R. MARKS Biology has become a 'numbers game'. The advantages of being able to grade changes in tissue, submit results to statistical analysis and accurately record biological phenomena make measurement essential. This is as true for the various disciplines in applied biology as it is for the more esoteric aspects ofthe subject. Regrettably, sk in biologists until recently had not seized the opportunities that the availability of their tissue of interest afforded and fell behind in the exploration of measurement techniques. Probably this resulted in part from the mistaken sentiment that 'to see is to know'. It also originated from the complexity ofthe skin which. as a closely interwoven mixture oftissue types. makes assessments technically difficult. However, we are optimistic about the future. The International Society for Bioengineering and the Skin was formed in Cardiff in ] uly 1979 in response to the wishes of the delegates who had attended the first International Symposium on the subject in Miami in 1976 and the second in Cardiff 3 years later. This volume is the proceedings of the Cardiff meeting. We believe that it demonstrates the brave efforts and variety of new ideas that characterise the studies of scientists who realise the importance of blending the phYSICal sciences with skin biology.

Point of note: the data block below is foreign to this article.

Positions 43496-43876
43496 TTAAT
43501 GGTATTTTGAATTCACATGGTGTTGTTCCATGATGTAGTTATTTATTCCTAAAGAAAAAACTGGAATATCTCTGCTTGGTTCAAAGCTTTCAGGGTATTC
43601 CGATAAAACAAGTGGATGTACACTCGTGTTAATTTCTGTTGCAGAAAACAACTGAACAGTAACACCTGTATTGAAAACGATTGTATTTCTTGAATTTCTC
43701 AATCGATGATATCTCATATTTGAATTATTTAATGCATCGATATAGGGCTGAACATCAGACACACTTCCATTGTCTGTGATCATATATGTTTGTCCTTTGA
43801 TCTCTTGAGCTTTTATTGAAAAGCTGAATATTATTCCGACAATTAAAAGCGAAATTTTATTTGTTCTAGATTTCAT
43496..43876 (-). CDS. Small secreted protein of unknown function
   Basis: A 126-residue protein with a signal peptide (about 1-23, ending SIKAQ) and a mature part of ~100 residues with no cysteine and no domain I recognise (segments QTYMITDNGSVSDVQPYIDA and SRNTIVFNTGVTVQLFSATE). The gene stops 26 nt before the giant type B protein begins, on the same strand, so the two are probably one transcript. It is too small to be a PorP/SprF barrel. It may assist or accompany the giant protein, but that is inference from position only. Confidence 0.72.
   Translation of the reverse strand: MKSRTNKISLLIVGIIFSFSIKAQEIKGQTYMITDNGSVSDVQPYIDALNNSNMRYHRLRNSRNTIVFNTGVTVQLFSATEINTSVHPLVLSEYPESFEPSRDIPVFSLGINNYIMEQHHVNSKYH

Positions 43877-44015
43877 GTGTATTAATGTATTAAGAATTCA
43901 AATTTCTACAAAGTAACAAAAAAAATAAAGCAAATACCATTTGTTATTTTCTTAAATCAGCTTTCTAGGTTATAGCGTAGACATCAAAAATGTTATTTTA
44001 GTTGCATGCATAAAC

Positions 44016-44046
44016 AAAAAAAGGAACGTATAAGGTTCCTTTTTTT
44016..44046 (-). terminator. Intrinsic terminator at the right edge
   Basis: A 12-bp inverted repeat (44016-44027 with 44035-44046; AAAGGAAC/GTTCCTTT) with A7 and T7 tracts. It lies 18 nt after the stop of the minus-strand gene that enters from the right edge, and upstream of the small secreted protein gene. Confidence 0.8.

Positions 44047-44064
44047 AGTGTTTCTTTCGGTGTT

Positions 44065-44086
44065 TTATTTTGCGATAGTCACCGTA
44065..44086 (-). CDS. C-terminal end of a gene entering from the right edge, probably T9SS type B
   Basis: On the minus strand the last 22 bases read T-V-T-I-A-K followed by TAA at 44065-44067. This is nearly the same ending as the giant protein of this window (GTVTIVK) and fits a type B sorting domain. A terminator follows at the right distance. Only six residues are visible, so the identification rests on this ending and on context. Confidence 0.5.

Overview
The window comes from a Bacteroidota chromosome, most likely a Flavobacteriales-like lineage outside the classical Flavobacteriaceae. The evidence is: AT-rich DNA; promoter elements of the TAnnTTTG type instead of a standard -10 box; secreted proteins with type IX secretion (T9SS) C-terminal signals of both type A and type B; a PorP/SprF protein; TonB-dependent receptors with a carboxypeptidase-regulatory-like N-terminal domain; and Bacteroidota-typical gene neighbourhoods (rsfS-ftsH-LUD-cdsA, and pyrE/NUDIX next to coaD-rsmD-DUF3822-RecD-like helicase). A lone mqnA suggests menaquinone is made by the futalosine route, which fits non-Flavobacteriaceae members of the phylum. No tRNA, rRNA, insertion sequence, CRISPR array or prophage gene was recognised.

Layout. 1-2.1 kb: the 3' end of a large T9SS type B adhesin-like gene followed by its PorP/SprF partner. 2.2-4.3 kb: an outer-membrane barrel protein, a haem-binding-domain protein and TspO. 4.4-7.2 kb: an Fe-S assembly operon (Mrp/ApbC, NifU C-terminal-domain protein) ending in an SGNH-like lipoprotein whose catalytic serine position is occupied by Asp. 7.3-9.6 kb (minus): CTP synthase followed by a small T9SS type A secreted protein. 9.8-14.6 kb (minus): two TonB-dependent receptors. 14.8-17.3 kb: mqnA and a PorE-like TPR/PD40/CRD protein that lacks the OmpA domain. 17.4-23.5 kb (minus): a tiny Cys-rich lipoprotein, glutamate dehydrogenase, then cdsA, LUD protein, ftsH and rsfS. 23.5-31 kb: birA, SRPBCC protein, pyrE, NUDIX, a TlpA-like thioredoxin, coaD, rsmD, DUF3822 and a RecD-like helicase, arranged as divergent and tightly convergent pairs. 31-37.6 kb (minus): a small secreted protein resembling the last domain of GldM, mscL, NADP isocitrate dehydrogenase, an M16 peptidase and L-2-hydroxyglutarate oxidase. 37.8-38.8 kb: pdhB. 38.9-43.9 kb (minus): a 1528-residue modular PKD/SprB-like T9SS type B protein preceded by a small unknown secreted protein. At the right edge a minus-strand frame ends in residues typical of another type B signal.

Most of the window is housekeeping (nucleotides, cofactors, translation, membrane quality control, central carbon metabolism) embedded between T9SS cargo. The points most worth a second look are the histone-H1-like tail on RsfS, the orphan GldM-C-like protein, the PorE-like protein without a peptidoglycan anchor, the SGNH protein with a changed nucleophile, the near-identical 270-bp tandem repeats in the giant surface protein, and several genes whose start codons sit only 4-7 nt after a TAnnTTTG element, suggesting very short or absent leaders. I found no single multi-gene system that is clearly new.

As the largest group of extant vertebrates, fish offer an almost limitless number of striking examples of evolutionary adaptation to environmental and biotic selection pressure. The most diverse of all vertebrate groups, the higher taxa of fish traditionally have been classified by morphology and paleontology, with a much smaller input of cytogenetic information. DNA sequence data are exerting an increasingly strong influence on modern fish systematics, challenging the classification of numerous higher taxa ranging from genera to orders. The most fruitful approach, however, involves synthetic analyses of morphology, molecular phylogenetics, comparative karyology, and genome size. Karyotypes of more than 3400 species/subspecies are arranged here by fish systematics and include a list of genome size, sex chromosomes, B chromosomes, polyploidy, and locality of material fish, among others. This volume enables both beginners and advanced researchers to survey the existing literature and facilitates the implementation of an integrative approach to fish systematics. The first book on fish chromosomes in nearly 15 years, it is also the most comprehensive.
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